Gold futures on Tuesday morning were trading around the break-even line, as the precious metal attempted to avoid a four-session slide, which would mark its longest string of declines in over eight months.
Investors will be keying in on a the start of the Federal Reserve’s two-day policy session later Tuesday which may reveal further insights about the health of the U.S. economy amid the COVID-19 pandemic at the conclusion of the closely watched gathering on Wednesday.
“Any further macro data or words from central bankers that suggest new monetary stimulus would be seen as positive news for the yellow metal,” wrote Carlo Alberto De Casa, chief analyst at ActivTrades, in a daily note.
Bullion trade has been sensitive to expectations for further government spending as the administration of President Joe Biden aims to promote a $1.9 trillion COVID relief package, which is viewed as bullish for gold investors. The yellow metal also has tended to move in step with weakness in the U.S. dollar and vacillations in government bond yields, which compete with bullion for haven demand.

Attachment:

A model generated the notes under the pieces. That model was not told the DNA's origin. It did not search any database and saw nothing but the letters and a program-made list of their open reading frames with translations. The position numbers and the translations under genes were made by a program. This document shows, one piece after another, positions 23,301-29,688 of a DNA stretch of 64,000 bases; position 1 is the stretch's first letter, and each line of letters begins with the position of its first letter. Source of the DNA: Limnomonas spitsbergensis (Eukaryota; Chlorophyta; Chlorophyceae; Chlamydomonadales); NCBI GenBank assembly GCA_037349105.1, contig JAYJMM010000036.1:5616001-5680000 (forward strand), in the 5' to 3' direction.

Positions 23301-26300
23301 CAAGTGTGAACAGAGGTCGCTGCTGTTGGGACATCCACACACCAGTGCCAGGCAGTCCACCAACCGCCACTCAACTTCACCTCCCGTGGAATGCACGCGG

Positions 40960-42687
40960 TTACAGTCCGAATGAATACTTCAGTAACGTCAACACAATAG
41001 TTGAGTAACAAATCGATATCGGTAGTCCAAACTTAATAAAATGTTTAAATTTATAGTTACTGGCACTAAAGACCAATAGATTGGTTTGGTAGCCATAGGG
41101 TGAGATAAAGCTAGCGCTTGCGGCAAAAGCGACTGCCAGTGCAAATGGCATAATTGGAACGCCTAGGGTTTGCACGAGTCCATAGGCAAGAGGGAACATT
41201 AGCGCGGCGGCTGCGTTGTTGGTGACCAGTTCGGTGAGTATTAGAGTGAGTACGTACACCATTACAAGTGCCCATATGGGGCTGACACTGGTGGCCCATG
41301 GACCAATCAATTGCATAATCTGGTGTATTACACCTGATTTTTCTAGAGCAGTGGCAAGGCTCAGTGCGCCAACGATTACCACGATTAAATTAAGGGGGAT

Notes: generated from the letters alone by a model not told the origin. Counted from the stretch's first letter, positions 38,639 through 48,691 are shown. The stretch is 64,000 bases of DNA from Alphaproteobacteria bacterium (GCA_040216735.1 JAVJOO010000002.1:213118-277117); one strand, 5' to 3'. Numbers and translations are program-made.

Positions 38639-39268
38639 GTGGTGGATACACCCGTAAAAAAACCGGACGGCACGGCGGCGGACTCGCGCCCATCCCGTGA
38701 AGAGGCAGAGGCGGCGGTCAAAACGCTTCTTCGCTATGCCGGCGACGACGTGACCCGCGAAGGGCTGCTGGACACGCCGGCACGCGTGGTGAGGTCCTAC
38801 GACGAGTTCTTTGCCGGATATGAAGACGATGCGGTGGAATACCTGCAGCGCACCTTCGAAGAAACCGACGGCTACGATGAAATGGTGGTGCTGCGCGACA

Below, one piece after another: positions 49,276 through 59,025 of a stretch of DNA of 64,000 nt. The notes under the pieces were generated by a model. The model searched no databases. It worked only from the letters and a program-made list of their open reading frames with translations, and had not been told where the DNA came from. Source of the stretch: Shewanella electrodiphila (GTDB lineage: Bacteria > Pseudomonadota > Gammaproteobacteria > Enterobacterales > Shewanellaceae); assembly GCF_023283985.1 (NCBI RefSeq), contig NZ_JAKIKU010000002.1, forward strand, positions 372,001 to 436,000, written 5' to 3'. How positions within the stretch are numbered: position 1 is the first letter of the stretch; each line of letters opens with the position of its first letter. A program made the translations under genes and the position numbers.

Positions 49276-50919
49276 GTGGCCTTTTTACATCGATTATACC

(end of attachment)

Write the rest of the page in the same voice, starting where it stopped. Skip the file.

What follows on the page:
At last check, February gold
was off $2.80, or 0.2%, at $1,852.30 an ounce, after a nearly 0.1% slide on Monday. A decline on Tuesday would represent its longest streak of lower settlements since a five-session slide ended April 30.
Silver for March delivery
was shedding 3 cents, or 0.2%, at $25.45 an ounce, following its 0.3% decline in the prior session.